Elon Musk may very well be one of the largest beneficiaries of America’s generous system of corporate welfare. Between his two companies—SpaceX and Tesla—Musk has received nearly $9 billion in taxpayer-funded federal subsidies. And that doesn’t even take into account the billions of dollars he’s accumulated in the form of government contracts. All in all, the United States government has invested far more money into SpaceX and Tesla than Elon Musk ever could, and his businesses are all the better for it. But are his results any better for it?
The federal government has done more than enough to ensure Musk’s success. (Talk about picking winners and losers.) You would be forgiven for expecting Musk to be grateful at least for all those American taxpayer dollars. Some might even hope that Musk would begin the process of weaning himself from federal subsidies and move toward market profitability, as most businesses must do in order to survive. But those people would be sorely mistaken. Musk’s appetite for federal dollars is more voracious than ever, and he has shown he will go to great lengths to get what he wants, even if that means suing the government.
On May 17, SpaceX, Musk’s private aerospace company, filed a lawsuit against the federal government, protesting its contract bidding process. Details surrounding the litigation are difficult to come by since SpaceX requested that any information regarding the suit be kept under seal. Nevertheless, journalists have pointed out that the lawsuit coincides with a government aerospace program called the Launch Service Agreement (LSA). And given that the United States Air Force is currently moving ahead with contract bids for the LSA project, the Launch Service Agreement’s bidding process is almost certainly the subject of the lawsuit.
But why would Musk decide to sue the federal government over an ongoing project like the Launch Service Agreement? It would appear that Musk feels entitled to the federal dollars the program provides. In October 2018, despite being the odds-on favorite to be awarded an LSA contract, SpaceX was not selected to participate in the program’s initial phase. SpaceX, in true “give me what I want” style, decried the decision and unsuccessfully lobbied Congress to alter the Air Force’s selection. Its previous attempts having proved unsuccessful, SpaceX is apparently redoubling its efforts to remain on the federal government’s dole.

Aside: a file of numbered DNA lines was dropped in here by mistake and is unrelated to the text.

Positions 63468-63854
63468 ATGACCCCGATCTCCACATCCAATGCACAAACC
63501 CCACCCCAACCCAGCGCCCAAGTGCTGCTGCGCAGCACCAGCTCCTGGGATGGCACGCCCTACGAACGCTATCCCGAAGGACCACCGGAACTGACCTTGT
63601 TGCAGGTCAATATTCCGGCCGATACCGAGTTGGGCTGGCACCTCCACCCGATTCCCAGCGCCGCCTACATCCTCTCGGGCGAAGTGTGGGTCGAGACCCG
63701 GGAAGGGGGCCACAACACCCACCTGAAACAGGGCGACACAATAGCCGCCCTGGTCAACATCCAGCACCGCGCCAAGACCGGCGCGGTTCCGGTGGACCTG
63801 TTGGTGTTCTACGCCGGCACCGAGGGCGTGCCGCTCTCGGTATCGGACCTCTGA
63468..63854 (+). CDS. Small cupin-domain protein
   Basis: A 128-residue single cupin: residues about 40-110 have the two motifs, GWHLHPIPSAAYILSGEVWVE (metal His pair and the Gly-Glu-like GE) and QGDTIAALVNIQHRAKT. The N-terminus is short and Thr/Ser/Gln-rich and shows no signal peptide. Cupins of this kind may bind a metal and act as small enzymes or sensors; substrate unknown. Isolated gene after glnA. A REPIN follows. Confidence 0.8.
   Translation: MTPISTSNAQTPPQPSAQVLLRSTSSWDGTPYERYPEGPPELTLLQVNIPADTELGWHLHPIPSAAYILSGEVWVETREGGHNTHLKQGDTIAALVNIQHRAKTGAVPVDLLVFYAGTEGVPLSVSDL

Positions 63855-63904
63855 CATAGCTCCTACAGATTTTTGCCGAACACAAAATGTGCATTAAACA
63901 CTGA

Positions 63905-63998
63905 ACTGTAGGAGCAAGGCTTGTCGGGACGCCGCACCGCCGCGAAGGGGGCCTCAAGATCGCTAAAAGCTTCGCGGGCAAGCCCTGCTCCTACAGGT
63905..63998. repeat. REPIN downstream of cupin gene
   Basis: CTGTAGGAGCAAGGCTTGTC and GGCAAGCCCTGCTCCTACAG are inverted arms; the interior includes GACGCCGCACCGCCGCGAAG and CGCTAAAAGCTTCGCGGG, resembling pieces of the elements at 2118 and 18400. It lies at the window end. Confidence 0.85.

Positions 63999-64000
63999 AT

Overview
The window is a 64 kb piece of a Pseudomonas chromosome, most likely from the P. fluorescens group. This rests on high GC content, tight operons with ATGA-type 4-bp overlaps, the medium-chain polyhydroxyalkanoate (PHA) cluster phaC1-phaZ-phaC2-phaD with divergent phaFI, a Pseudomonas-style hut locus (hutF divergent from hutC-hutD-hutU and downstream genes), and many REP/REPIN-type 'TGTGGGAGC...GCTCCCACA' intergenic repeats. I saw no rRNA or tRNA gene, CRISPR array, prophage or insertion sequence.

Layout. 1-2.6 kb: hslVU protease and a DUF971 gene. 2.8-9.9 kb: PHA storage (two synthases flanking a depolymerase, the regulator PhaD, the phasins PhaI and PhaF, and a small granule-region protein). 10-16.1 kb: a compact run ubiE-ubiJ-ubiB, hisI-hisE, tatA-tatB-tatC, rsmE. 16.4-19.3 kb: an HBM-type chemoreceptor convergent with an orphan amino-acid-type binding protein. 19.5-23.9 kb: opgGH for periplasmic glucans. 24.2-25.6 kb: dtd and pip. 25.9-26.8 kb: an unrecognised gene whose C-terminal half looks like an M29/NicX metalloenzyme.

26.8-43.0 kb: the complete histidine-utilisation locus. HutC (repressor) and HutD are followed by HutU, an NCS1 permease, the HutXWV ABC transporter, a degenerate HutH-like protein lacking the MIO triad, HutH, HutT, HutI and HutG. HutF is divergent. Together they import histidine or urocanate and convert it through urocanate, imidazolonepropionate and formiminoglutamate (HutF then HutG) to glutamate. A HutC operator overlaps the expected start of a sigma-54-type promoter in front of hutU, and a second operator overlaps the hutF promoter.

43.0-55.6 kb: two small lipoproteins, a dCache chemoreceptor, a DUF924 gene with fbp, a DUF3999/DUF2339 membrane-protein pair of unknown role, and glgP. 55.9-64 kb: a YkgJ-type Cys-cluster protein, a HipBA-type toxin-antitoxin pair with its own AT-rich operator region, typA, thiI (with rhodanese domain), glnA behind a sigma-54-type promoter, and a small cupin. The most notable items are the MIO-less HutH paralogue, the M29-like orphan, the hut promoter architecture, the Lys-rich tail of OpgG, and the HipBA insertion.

What’s more, this isn’t the first time Musk has sued the federal government to get what he wants. SpaceX has filed numerous lawsuits against the United States in the past. Most recently, Musk initiated a separate 2019 suit challenging NASA’s decision to award a $150 million contract to the company’s foremost competitor. Within the official protest, Musk asserted that SpaceX deserved to be chosen because—according to Musk—it was the superior option.
The argument for SpaceX’s superiority is becoming harder to make, however, as the company is struggling to perform. Recently, Musk’s aerospace firm suffered a catastrophic setback when its Crew Dragon shuttle exploded during testing. The mishap spooked the U.S. military and NASA, creating the potential for serious delays of America’s manned spaceflight to the moon. That severe failure, coupled with the Crew Dragon’s inadequate parachute testing results, have raised serious concerns about SpaceX’s viability as an aerospace contractor moving forward.
SpaceX’s performance with the Launch Service Agreement was no better. When discussing SpaceX’s LSA bid, Musk openly admitted that his company missed the mark by presenting a subpar proposal. Again, according to Musk himself, SpaceX was not selected to receive an LSA contract because its performance wasn’t up to snuff. But did that deter SpaceX from suing? Of course not. Musk’s desire to secure federal funding was apparently too strong to do anything but fight for money that his company doesn’t deserve.
Despite Musk’s purported hunger for government contracts and subsidies, the American taxpayer owes him nothing. The United States has already provided Musk’s companies with ample funding. But it seems like Musk’s aerospace firm, in particular, is determined to squander the opportunities and good will it was given. By attempting to force itself into the Launch Service Agreement, SpaceX is only highlighting its worst qualities: a penchant towards entitlement in the face of failure and unwavering reliance on federal money. Neither of which do a reliable government contractor make.
Photo Credit: Jim Watson/AFP/Getty Images